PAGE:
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Last week, I borrowed the book from a friend, read it, raged more.* is billed as inspirational, charming and heart warming.
It’s all very distressing and the injustice of what happened in Rosewood is, at times, unbearable because it is based on a true story. I am troubled by how complacently we are willing to consume these often revisionist stories of this country’s complex, and painful racial history.
The first time I saw , I turned to my friend, and said, “I don’t want to see a white person for three days.” She said, “That’s not fair.” Fortunately, it was a Friday so I locked myself in my apartment and by Monday, I was mostly ready to reengage with the world. * Watching historical movies about the black experience (or white interpretations of the black experience) have become nearly impossible for the same reason I hope I never read another slave narrative. History is important but sometimes the past renders me hopeless and helpless.
Aibileen’s magical power is making young white children feel good about .
Whenever Mae Mobley is feeling down, Aibileen chants, “You is kind. You is important.” She showers the child with love and affection even while having to listen to young white women discuss black people as a subhuman species, deal with the indignity of using a bathroom outside of the main house, and while trying to cope with her grief. At the end of the movie, Aibileen offers her inspirational incantation to young Mae Mobley even after she is fired for an infraction she did not commit because that’s what the magical negro does—she uses her magic for her white charge and never for herself.
These powers are used to save and transform disheveled, uncultured, lost, or broken whites (almost exclusively white men) into competent, successful, and content people within the context of the American myth of redemption and salvation.” (see: there are not one but twelve or thirteen magical negroes who use their mystical negritude to make the world a better place by sharing their stories of servitude and helping Eugenia “Skeeter” Phelan grow out of her awkwardness and insecurity into a confident, racially aware, independent career woman.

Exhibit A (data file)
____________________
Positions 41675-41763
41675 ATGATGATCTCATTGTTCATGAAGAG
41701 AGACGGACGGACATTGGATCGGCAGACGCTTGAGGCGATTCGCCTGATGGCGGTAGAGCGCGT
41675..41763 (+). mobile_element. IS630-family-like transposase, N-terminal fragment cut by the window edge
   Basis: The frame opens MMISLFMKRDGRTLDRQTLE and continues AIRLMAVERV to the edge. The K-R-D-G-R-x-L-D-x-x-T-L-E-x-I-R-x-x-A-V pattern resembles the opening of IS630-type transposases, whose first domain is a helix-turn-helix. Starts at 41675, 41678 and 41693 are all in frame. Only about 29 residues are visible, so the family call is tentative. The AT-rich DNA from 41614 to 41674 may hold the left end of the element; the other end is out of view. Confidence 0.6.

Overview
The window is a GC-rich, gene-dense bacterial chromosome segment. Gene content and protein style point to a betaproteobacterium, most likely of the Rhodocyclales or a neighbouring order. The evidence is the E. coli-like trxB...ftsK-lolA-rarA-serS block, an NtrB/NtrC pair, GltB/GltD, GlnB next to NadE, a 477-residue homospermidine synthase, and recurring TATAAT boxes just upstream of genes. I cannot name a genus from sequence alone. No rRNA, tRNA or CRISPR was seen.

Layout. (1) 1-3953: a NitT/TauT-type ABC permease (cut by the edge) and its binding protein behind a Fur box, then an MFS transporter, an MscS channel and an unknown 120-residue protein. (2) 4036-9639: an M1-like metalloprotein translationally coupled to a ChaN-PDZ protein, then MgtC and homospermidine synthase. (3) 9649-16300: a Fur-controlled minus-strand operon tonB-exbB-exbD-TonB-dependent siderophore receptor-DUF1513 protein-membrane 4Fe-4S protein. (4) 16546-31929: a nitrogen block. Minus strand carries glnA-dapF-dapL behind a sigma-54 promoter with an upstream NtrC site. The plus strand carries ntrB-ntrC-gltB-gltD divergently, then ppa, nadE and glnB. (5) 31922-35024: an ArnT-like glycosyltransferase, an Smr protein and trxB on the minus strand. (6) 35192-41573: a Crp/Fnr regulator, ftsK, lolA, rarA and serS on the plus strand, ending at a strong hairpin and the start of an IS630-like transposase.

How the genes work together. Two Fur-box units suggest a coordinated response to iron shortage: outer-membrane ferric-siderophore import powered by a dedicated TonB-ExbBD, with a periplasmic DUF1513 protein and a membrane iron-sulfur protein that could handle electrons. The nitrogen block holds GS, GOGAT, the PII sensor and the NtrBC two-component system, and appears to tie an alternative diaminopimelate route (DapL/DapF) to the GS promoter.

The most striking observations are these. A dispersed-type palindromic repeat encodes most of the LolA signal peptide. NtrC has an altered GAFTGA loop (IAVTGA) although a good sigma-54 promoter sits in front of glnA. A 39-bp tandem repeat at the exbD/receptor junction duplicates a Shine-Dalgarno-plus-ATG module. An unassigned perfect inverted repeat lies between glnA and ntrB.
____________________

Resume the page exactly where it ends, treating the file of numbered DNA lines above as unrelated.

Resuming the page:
It’s an embarrassment of riches for fans of the magical negro trope.Spencer is also formidable as Minny Jackson, the “sassy” maid (where sassy is code for uppity), who works, at the beginning of the movie, for the petty, vindictive and socially powerful Hilly Holbrook (Bryce Dallas Howard), president of the Junior League.Hilly Holbrook’s claim to fame is among other cruelties, proposing an initiative ordering all white homes to provide separate bathrooms for the “colored” help.The angry mob destroys nearly every building, house, and structure in the town. I watch movies like and realize that if I had been born to different parents, at a different time, I too could have been picking cotton or raising a white woman’s babies for less than minimum wage or enduring any number of intolerable circumstances far beyond my control.There are some heartbreaking subplots but mostly the story hinges on a little white lie, so to speak. More than that, though, I am troubled by how little has changed.When Minny is fired from that job, where she uses her negro magic to look after Hilly’s elderly mother, she goes to work for Celia Foote.The women of the Junior League in Jackson ostracize Celia because she was pregnant when she married, is considered white trash and has committed other petty social sins.While I wondered how so many talented people signed on to this movie, the cast is not the problem here.As others have noted, is endemic of a much bigger problem, one where in 2011, the best role available for a two-time Tony Award and one-time Oscar winner like Viola Davis is that of a maid.Emma Stone plays Eugenia “Skeeter” Phelan who has just returned to Jackson after graduating from Ole Miss.She gets a job as an advice columnist for the local paper but she has bigger aspirations and a whole lot of gumption.